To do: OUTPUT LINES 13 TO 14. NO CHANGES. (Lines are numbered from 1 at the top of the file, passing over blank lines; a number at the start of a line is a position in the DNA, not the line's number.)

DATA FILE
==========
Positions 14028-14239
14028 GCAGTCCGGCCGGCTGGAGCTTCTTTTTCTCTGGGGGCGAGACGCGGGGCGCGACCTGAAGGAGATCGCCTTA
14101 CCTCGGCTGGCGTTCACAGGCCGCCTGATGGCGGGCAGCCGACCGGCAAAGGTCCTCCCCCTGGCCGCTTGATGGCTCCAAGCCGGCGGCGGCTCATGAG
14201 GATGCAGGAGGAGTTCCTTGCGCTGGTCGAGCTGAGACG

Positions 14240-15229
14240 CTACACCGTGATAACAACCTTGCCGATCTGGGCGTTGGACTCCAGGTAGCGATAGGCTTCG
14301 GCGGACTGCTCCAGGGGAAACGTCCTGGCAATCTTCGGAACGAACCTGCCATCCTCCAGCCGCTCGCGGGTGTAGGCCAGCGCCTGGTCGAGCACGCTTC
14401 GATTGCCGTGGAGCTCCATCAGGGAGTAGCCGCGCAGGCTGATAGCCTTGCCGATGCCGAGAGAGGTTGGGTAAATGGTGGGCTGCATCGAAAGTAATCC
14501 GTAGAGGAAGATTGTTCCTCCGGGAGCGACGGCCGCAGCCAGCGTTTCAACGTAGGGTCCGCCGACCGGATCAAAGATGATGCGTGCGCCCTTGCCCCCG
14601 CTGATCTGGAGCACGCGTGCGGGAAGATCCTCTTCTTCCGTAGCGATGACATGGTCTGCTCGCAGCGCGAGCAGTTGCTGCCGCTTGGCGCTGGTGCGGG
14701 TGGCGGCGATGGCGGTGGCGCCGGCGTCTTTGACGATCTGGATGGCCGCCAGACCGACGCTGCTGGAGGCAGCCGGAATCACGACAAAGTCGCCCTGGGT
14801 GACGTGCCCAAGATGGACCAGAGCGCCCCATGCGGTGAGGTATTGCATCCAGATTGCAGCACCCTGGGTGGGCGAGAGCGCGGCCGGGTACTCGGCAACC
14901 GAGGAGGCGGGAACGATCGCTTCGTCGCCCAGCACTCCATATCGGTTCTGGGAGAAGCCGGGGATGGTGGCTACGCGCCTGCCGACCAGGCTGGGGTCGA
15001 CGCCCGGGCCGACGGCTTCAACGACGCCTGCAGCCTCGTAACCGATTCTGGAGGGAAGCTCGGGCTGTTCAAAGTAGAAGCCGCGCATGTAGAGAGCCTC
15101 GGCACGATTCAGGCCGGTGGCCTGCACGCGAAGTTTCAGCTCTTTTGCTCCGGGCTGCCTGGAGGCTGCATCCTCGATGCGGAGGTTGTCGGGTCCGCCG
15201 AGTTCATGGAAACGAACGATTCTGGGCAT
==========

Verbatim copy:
14901 GAGGAGGCGGGAACGATCGCTTCGTCGCCCAGCACTCCATATCGGTTCTGGGAGAAGCCGGGGATGGTGGCTACGCGCCTGCCGACCAGGCTGGGGTCGA
15001 CGCCCGGGCCGACGGCTTCAACGACGCCTGCAGCCTCGTAACCGATTCTGGAGGGAAGCTCGGGCTGTTCAAAGTAGAAGCCGCGCATGTAGAGAGCCTC